Return to METRIA 11
Dennis Pittenger1,3, A. James Downer2, and Donald Hodel1
University of California Cooperative Extension
1Los Angeles and 2Ventura Counties
3Department of Botany and Plant Sciences, U. C. Riverside
Mature palms are important and conspicuous elements
in the landscapes of California, Florida, Hawaii,
and other warm-climate areas. They are the signature
plant and are emblematic of Mediterranean and tropical
landscape settings. Palms are woody monocots characterized
by the production of simple, fibrous, adventitious
roots from the base of the trunk (6). Large mature
specimens can often be transplanted successfully with a relatively small root ball. The ease with which many palm species can be transplanted gives them an advantage in landscape development and installation over the transplanting of mature conifers and dicot trees, which are characterized by large, multi-branched, woody root systems. Despite these advantages, many large specimen
palms do not survive transplanting or they require an inordinate length of time to reestablish. Transplanting failures resulting in replacement can be 30% or more in some installations (4). While palm species are transplanted year-round in some climate zones, the common recommendation, and general practice in the landscape industry, is to transplant palms in the late spring or early summer as soil temperature is increasing (2, 4, 8). There is no generally agreed upon recommendation for the optimal root ball size when transplanting large field-grown palms. It is common practice for the root ball to be less than 45 cm in radius (3), since it is widely believed that cut palm roots die back to the trunk and are replaced by new roots originating from the trunk (1). However,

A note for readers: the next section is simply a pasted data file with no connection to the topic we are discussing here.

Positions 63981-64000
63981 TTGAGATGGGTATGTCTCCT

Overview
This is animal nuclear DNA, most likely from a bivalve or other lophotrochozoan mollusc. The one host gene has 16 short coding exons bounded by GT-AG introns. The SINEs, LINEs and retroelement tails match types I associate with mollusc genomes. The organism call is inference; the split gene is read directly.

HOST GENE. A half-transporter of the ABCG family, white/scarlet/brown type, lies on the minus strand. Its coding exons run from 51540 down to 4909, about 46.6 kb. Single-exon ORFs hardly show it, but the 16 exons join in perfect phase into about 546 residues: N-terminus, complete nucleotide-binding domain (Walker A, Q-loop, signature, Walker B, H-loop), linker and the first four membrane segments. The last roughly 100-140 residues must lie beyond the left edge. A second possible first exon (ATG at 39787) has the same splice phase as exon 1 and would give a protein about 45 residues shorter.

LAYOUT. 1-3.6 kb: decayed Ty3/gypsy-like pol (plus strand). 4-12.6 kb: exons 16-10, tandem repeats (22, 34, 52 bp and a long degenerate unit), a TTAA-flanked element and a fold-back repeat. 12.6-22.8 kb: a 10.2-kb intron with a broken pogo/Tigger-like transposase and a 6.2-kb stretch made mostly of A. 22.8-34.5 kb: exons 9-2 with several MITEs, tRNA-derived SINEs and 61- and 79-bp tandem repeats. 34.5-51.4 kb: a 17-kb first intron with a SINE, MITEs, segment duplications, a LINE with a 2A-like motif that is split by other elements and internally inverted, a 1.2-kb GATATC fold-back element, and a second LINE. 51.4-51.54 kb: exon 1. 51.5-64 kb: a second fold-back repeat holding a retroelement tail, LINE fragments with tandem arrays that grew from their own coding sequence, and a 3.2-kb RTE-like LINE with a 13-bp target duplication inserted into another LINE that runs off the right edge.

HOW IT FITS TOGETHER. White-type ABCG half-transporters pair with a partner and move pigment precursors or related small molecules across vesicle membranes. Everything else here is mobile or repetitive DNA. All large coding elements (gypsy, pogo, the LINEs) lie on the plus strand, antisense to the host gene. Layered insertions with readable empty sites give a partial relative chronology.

Tomlinson (6) states that palm roots usually branch and continue growing from a point behind the apex if it is removed.
There has been limited study on the distribution and growth of palm roots in relation to the survival and reestablishment of large, transplanted, field-grown trees. Research on field-grown trees in Florida found that the branching response of cut roots varies among palm species (7, 9). In Sabal palmetto nearly all of the roots cut during transplanting died completely, and this species essentially generated a new root system from the base of the trunk to survive. The investigators’ interpretation was that for species with this response, root pruning a few months prior to transplanting should enhance development of new roots from the base of the trunk. In Syagrus romanzoffiana, Roystonea regia, Washingtonia robusta, and Phoenix reclinata, some cut roots branched and continued to grow, and the percentage that branched increased the farther the roots were cut from the trunk. In addition, these species varied widely in the number of new roots generated from the base of the trunk. Roystonea and Washingtonia generated high numbers of new roots per tree (97 and 144, respectively), while Syagrus and Phoenix generated moderate numbers of new roots per tree (23 and 62, respectively). Based on these findings, the author recommend that species responding in this manner should be transplanted with as large of a root ball as possible (minimum 30 cm radius), because more roots will be cut at a greater distance from the trunk, thereby increasing the number of roots that branch and survive the transplanting operation. Cocos nucifera exhibited an intermediate response to root cutting. About half of the cut roots of this species branched and continued growing regardless of how far from the trunk the roots were cut. The data in these studies also showed that the palm species had most of their roots close to the trunk (<30 cm), and that the actual number of cut roots that regrew per tree was relatively small (80 or less).
These findings and interpretations raise further questions about the importance of root ball size and regrowth of cut roots to successful transplanting. Perhaps total numbers of new roots generated from any source and the time of year that transplanting is done are as or more important than the root ball’s size or the number of cut roots that branch and continue to grow.